There weren’t too many examples in the first half of the year, but my interview with Argos CDO Bertrand Bodson is worth pointing to. Bodson recognises that instead of Argos feeling weighed down by its stores and physical presence, it should use it to its advantage. He explains how the company is now using them to enable much quicker deliveries and availability for customers, allowing it to compete with the likes of Amazon. It is using its legacy investments to its advantage.


Obviously automation is something that companies have been focused on for years now, given the

Robot and human connecting through electricity bolts © Pixelbliss -
efficiency and cost reductions it can bring. That being said, I’ve personally always felt that the threat/opportunity of automation in the past has been somewhat overstated.

This is becoming more and more difficult to believe, given the number of stories I’ve written this year about companies either automating thousands of low-level jobs, or automation being more generally relied on to tell companies what they should be doing.

For example, we saw plenty of this in the financial sector. RBS is cutting jobs in favour of automated digital advice for investors, HSBC automated nearly 3,000 jobs in 2015, whilst Barclays is set to cut up to 30,000 jobs as it looks to increase automation and reduce costs.

Not only this but we have seen vendors, such as Splunk, looking to automation to help companies with their increasingly complex security operations. We saw how Pfizer is automating clinical trials through the use of Pega. In fact, we also heard the US Federal CIO call for ‘aware’ systems that can help reduce the risks of increased connectivity and the influx of data - automating the operations of the Internet-of-Things.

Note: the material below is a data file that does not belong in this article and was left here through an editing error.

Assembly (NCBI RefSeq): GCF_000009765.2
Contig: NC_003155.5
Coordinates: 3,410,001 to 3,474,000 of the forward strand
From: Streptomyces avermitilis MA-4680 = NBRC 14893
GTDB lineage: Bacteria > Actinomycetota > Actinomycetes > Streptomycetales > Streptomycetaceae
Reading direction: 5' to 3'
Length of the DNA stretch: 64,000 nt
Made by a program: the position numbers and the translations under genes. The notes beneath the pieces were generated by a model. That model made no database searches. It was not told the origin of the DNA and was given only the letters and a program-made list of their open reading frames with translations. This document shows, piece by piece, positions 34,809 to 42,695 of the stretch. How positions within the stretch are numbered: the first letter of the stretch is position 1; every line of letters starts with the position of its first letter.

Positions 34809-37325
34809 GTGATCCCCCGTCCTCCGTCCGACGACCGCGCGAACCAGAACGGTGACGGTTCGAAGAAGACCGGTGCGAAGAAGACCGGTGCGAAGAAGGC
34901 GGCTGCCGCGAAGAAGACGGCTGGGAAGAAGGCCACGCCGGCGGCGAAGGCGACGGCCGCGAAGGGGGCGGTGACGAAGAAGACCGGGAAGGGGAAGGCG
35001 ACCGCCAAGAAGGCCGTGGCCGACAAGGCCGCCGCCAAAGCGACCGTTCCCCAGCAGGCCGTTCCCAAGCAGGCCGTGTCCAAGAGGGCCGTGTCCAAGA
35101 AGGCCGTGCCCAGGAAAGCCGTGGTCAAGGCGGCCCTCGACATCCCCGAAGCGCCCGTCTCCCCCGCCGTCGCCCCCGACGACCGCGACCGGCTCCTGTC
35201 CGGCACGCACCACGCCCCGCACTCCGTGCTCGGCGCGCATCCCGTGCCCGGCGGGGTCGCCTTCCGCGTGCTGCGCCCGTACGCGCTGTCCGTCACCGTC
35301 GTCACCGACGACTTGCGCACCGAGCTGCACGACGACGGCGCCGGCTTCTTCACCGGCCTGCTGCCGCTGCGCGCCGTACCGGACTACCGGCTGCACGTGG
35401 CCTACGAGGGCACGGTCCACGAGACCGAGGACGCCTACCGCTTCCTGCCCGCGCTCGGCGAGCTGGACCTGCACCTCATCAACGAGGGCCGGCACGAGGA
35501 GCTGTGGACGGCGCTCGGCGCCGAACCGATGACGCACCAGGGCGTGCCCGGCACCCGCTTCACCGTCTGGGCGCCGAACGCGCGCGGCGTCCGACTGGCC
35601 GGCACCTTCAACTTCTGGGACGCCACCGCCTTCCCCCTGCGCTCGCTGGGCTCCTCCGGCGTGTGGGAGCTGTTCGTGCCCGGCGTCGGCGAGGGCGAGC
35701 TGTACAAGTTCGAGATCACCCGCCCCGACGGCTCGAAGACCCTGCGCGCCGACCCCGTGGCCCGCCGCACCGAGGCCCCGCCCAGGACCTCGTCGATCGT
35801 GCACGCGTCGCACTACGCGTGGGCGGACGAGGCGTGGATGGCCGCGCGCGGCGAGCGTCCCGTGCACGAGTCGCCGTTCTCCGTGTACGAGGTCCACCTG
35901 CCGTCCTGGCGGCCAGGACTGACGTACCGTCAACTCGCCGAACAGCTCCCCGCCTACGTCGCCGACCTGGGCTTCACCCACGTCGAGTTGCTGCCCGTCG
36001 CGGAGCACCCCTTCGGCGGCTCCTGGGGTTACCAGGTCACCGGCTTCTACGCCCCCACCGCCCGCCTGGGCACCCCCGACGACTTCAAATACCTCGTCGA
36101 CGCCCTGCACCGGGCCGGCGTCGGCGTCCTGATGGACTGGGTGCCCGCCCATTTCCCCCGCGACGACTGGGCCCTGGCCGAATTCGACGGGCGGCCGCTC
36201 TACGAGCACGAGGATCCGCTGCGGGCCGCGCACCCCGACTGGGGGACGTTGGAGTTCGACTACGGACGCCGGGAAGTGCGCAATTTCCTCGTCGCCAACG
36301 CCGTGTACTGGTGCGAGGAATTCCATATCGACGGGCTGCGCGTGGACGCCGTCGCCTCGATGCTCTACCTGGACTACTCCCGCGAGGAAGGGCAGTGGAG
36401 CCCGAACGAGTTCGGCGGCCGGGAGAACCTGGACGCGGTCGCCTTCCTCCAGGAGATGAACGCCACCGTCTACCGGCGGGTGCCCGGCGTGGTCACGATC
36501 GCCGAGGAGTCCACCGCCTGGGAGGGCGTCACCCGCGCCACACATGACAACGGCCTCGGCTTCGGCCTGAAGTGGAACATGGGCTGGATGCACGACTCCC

Digital government

As ever, digital government has continued to surprise and entertain in the first six months of the year. Whilst things in the US continue to progress at an impressive rate, see the White House’s recent announcement about code sharing, things have been a bit more unsettled here in the UK.

The year started positively with GDS director Stephen Foreshew-Cain adopting a more collaborative approach to digital operations in government and committing to the development of the organisation’s Government-as-a-Platform strategy.

However, very recently it was announced that Foreshew-Cain would be stepping down from his post and that business transformation chief Kevin Cunnington over at the Department of Work and Pensions would be taking over. We aren’t convinced that this isn’t an attempt by the Permanent Secretaries to destabilise the efforts of GDS, but we are hopeful given that Cunnington has come out and said that GDS is “here to stay”.

Unfortunately, it’s very hard to separate the politics from the digital government agenda. Both come hand and hand, and as a result, delay progress for citizens. That being said, there are some very determined people both sides of the Atlantic Ocean that are going to try their hardest to change the status quo. We can expect a lot more from this topic in the second half of the year.

Image credit - digital pixel EKG electrocardiogram blue background © ninog -, Business team hands joining jigsaw pieces in cloudy blue sky © hin255 -, Robot and human connecting through electricity bolts © Pixelbliss -

Disclosure - At time of writing NetSuite is a diginomica premier partner.